Sunday, September 10, 2006

Five Years On

Five years ago tonight, I was out meeting friends on a Monday after work -- I don’t remember for what; dinner or a comedy show, probably -- and walked to the subway afterwards in a torrential downpour. It was one of those storms when you initially lament not having an umbrella before giving in and getting soaked, almost taking joy in it, turning it into a leisurely stroll and rescuing some pleasure from the uncommon sensation provided by a half-inch of water between your feet and the soles of your shoes.

Of course, I might not remember that soggy night, or the striking blue morning that followed it, so vividly if it weren’t for the historical nature of that particular September 11. I had only been back in the northeast for a year at that point (almost exactly), and I spent the next several days, like about a million others, I suppose, grappling with whether I wanted my short-term future to unfold here. After spending some time alternately mourning and scared out of my mind, questioning the wisdom of working two blocks from Rockefeller Center when they were finding anthrax there, I made the decision to stay without really making it at all. My thinking certainly wasn’t based on the tough-guy ethos of “these colors don’t run.” (Those who know me would probably place “tough guy” somewhere beneath "four-star chef" on a list that describes me, and I can barely turn on a stove. I still think the most accurate description of my state of mind in the days after came when I told a friend, sometime around September 13: "I want to rent a car, put in my Son Volt CDs, and drive to Texas to see my mom." I didn't do that, but still: Pretty tough, eh?)

It’s a terrible thing to say, but it’s true -- having been lucky enough not to know anyone personally affected by the massacre that day, I was (eventually) grieving for the city as an abstract entity more than I was grieving for individual people. Don’t get me wrong, this was an eventual reaction. Initially, I would find myself at a Brooklyn bar, trying to pay distracting attention to a Mets game, and would find myself crying for real people, tears I wouldn’t have conjured so easily if I was trying to forget footage of, say, a mudslide halfway across the world (in that way, the sadness I felt was also for belonging to a species more than willing to consciously create its own disasters for the most specious of reasons).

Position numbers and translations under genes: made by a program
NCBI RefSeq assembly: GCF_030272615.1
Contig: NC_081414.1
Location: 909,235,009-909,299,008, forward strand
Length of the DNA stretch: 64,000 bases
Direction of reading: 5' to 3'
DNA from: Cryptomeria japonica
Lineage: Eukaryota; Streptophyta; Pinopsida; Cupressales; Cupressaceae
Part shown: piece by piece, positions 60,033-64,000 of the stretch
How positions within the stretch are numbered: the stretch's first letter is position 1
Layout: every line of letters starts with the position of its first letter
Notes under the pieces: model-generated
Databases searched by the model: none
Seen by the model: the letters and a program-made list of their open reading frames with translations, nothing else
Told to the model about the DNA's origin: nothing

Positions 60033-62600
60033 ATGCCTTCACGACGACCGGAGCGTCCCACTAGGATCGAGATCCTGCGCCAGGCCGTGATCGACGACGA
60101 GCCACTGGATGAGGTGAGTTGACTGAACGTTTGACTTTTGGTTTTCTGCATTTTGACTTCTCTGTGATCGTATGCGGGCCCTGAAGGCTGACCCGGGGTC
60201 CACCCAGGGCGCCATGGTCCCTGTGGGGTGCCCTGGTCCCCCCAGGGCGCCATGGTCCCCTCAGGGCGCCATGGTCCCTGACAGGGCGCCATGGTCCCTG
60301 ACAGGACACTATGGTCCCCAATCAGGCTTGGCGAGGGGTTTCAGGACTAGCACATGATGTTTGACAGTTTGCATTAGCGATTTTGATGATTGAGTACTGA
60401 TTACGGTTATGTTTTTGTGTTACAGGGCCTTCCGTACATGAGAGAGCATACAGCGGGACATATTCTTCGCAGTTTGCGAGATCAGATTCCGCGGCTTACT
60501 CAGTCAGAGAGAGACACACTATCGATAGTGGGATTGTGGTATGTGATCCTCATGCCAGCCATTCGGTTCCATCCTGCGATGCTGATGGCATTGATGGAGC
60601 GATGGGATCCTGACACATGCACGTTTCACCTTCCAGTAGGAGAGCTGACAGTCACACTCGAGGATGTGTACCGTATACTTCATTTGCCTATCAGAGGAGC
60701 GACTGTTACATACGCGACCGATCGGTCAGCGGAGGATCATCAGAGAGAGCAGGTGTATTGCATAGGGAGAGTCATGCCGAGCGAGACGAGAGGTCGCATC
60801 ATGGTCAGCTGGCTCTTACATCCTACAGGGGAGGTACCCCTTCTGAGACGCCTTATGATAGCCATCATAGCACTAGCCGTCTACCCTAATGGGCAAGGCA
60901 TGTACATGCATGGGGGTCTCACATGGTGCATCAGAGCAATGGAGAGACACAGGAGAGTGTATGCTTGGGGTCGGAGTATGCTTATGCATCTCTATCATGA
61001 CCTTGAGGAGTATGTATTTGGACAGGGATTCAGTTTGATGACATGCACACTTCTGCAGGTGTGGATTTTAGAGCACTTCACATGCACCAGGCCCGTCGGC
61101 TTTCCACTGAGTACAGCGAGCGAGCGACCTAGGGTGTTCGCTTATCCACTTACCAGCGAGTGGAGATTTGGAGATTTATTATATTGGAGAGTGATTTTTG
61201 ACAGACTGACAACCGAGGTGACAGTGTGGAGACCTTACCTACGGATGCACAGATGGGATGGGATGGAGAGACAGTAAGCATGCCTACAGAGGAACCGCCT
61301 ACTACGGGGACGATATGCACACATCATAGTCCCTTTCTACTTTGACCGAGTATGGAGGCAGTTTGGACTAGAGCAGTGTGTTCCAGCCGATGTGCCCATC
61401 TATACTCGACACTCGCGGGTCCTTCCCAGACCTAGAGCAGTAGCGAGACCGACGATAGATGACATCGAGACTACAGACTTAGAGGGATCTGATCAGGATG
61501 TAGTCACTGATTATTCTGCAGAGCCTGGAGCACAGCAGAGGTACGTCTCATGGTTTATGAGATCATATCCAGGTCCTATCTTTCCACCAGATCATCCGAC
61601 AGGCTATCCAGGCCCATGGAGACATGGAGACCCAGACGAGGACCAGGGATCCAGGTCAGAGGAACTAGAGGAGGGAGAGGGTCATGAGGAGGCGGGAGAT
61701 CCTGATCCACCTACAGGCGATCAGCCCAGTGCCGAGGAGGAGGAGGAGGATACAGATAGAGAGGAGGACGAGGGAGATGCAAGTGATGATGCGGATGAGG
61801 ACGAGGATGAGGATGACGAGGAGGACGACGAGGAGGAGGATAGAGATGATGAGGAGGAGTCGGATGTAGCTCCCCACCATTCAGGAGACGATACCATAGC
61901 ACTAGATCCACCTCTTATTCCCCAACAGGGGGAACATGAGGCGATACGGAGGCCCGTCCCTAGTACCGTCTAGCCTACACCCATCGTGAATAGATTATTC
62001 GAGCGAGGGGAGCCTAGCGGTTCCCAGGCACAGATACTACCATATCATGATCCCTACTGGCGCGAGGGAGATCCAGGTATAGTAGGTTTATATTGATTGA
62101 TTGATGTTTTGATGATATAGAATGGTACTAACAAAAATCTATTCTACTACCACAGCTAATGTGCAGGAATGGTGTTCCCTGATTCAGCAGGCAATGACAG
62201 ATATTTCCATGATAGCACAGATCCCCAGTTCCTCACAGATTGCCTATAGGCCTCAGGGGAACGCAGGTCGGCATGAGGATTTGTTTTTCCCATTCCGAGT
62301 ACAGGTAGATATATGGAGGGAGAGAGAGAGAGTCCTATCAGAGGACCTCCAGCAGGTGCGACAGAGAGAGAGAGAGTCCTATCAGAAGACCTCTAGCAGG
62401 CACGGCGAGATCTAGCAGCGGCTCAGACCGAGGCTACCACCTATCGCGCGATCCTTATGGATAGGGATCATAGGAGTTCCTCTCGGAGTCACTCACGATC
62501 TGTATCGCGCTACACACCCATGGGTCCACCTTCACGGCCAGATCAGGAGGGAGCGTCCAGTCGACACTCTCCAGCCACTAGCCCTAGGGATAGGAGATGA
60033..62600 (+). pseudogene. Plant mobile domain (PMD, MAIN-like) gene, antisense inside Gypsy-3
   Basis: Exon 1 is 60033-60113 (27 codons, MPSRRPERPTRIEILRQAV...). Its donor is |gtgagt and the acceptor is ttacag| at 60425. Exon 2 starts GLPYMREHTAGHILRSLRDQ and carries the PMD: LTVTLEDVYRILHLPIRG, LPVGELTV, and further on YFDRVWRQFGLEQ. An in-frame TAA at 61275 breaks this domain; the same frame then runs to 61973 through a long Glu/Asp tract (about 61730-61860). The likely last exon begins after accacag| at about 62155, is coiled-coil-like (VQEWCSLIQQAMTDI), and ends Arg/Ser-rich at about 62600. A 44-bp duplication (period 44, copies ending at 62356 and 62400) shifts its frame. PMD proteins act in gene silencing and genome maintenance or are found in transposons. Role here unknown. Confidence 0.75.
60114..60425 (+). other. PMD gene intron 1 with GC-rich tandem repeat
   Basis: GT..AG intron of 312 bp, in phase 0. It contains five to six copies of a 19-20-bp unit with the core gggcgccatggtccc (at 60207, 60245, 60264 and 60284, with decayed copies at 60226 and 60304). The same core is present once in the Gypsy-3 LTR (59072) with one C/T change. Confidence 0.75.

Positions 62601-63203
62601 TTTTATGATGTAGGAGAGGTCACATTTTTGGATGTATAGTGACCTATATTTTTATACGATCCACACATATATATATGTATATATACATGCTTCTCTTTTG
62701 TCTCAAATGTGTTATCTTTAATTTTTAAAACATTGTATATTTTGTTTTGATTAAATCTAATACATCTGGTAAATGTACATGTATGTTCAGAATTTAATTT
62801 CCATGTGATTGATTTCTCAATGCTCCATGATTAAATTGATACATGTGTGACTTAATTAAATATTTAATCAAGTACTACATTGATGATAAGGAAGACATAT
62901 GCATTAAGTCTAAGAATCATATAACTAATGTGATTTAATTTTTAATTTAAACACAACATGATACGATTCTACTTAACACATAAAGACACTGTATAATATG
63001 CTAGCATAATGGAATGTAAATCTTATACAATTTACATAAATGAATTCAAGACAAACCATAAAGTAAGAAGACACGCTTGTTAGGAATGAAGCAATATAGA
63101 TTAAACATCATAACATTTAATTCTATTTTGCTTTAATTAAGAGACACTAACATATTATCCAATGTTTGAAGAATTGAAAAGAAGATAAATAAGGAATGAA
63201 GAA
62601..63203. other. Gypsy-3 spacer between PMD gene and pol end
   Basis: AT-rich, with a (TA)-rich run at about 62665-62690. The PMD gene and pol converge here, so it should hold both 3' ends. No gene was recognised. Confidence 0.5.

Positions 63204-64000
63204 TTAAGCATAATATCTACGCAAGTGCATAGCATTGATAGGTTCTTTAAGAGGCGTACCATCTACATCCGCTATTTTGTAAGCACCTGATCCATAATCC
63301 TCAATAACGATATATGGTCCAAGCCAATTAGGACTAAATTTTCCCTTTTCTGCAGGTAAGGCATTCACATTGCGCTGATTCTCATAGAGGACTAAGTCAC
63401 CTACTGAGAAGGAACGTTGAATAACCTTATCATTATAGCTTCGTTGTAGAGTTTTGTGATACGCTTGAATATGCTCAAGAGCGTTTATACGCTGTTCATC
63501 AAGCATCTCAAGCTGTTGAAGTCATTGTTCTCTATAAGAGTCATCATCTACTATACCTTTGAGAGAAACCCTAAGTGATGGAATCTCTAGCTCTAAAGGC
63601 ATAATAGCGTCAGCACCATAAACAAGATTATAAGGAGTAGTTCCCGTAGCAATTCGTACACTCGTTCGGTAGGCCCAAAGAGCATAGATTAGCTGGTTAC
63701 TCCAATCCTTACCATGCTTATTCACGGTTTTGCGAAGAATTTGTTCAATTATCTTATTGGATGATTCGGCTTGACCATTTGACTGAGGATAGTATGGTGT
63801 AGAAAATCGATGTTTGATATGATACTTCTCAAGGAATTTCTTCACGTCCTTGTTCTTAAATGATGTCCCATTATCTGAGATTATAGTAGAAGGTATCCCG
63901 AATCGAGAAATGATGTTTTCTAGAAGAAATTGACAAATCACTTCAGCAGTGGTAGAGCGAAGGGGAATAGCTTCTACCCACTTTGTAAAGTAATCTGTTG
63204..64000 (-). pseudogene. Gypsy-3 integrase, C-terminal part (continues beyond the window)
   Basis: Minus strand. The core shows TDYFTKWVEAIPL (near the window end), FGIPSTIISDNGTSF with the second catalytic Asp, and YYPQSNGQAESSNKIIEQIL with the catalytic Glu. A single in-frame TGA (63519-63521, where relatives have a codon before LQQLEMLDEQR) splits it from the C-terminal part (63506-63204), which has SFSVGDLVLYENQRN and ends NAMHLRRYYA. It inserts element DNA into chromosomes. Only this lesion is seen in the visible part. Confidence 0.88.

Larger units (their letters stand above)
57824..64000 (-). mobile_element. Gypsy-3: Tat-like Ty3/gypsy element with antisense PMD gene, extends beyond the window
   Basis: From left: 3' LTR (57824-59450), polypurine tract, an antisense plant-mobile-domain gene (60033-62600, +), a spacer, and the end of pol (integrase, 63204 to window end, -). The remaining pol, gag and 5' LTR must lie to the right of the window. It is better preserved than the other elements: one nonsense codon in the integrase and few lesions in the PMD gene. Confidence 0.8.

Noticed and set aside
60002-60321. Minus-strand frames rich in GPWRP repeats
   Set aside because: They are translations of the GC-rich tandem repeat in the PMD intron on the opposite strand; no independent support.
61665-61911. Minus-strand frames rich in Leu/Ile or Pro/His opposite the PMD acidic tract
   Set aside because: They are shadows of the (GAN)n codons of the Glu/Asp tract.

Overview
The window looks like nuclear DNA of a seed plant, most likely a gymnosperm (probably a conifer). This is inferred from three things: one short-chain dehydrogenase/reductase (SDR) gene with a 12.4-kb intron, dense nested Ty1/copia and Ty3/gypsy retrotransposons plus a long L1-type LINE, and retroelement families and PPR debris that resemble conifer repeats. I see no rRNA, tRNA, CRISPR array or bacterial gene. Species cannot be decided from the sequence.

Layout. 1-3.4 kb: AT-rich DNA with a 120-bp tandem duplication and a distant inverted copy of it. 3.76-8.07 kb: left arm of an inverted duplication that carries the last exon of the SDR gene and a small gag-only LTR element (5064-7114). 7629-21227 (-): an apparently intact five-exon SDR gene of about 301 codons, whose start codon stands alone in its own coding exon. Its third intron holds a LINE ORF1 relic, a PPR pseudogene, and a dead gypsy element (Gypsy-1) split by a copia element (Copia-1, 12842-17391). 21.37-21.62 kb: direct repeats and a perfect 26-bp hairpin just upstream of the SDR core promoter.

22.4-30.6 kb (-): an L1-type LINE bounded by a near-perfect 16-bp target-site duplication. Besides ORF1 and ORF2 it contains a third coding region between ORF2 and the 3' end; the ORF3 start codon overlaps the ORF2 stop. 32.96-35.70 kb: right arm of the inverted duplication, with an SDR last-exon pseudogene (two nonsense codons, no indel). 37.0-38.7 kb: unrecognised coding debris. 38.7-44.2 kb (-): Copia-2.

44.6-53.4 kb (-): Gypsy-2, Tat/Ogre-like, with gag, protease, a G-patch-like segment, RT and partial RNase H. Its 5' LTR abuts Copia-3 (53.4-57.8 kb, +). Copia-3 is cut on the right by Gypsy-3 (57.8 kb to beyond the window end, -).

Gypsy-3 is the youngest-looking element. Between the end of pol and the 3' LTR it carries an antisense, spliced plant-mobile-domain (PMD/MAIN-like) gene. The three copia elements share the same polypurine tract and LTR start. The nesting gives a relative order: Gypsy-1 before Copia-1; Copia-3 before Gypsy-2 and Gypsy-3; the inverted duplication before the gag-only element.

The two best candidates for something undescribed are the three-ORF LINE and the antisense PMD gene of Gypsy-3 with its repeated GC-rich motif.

Five years later, I have nothing original to say about that day (almost no one does, so I wish the parade of hacks who try at this time every year would just stop already; it's time to come up with a phrase for the print equivalent of a "talking head" -- "writing hand"?), but I do have one overwhelming feeling, and that is disgust at the lack of a proper memorial. It seems clearer to me now that my favorite abstract entity, when it comes to the big things, can’t be beat. And the personal, generous gestures in the immediate aftermath were not astonishing to someone who grew up near here, but for outsiders they certainly put to bed many myths about the cold, rude heart of this place. But when it comes to the small things, to quieting the din of competing commercial interests in order to simply acknowledge a wound, to the human-scale-social and not the grand-social, maybe a smaller place is the place to be. Oklahoma City, a city many New Yorkers wouldn’t hesitate to decry as an outpost of God-zealous rubes, proposed a design for its famous memorial a little more than two years after its own massive tragedy, and so now, in the space where its residents witnessed mindlessness, they’ve created a pocket of mindfulness. We’ll build a giant skyscraper on Ground Zero, with a tactful memorial tucked somewhere in the base of its shadow, and I suppose that’s defiant, but it doesn’t strike me as wise. This strikes me as wise:


Anonymous Anonymous said...

I don't know. I would probably have an opinion if I thought on it enough, but it sort of feels like I shouldn't have an opinion. I think the nature of any memorial should be left up to the City of NYers. It sort of feels like I'd be opining on what someone else's family should do for the funeral after their father has died.

-- Comish

5:36 PM  

Post a Comment

<< Home